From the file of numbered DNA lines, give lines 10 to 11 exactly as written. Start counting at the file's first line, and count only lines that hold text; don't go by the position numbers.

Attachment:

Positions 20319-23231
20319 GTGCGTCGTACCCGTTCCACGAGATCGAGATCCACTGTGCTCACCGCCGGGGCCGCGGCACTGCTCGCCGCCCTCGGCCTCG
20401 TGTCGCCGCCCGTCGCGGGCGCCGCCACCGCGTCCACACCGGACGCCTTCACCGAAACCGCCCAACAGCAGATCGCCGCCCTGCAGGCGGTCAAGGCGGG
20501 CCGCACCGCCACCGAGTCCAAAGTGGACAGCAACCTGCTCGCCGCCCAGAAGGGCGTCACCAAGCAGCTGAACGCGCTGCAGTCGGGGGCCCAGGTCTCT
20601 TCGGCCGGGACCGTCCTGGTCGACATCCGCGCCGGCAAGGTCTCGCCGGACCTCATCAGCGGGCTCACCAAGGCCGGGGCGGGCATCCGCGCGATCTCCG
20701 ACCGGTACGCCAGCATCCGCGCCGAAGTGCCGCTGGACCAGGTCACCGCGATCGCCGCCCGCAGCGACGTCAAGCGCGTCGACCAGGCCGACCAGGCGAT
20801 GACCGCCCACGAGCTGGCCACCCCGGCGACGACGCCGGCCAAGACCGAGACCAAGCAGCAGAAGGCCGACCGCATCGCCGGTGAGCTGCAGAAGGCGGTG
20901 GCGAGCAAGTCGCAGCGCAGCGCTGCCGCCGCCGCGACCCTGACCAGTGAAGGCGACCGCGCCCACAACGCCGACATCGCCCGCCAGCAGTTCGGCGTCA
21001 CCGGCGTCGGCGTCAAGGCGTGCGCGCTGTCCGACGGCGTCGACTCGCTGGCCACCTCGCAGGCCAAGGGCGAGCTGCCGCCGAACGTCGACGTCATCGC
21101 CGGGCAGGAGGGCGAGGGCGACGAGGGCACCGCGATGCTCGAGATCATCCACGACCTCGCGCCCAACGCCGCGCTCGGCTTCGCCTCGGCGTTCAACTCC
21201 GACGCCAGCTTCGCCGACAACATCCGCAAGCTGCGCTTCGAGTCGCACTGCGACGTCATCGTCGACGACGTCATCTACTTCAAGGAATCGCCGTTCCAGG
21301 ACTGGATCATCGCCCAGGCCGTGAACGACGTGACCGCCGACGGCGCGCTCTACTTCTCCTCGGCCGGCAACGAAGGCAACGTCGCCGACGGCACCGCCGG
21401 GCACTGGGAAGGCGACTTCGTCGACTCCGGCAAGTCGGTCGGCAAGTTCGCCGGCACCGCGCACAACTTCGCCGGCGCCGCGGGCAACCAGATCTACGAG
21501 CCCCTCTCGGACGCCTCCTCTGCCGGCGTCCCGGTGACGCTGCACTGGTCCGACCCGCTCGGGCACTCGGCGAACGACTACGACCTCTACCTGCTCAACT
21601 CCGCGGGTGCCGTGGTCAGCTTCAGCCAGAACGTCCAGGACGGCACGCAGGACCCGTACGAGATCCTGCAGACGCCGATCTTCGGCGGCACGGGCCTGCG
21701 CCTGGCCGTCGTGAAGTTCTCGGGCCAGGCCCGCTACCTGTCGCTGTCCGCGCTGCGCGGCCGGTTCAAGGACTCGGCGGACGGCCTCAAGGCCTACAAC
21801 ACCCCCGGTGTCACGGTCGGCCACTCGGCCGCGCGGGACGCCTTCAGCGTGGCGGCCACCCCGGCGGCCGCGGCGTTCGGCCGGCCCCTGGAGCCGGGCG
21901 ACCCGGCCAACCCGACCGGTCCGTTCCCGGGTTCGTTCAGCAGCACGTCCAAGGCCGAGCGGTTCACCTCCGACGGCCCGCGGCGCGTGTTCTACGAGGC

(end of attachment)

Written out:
21101 CGGGCAGGAGGGCGAGGGCGACGAGGGCACCGCGATGCTCGAGATCATCCACGACCTCGCGCCCAACGCCGCGCTCGGCTTCGCCTCGGCGTTCAACTCC
21201 GACGCCAGCTTCGCCGACAACATCCGCAAGCTGCGCTTCGAGTCGCACTGCGACGTCATCGTCGACGACGTCATCTACTTCAAGGAATCGCCGTTCCAGG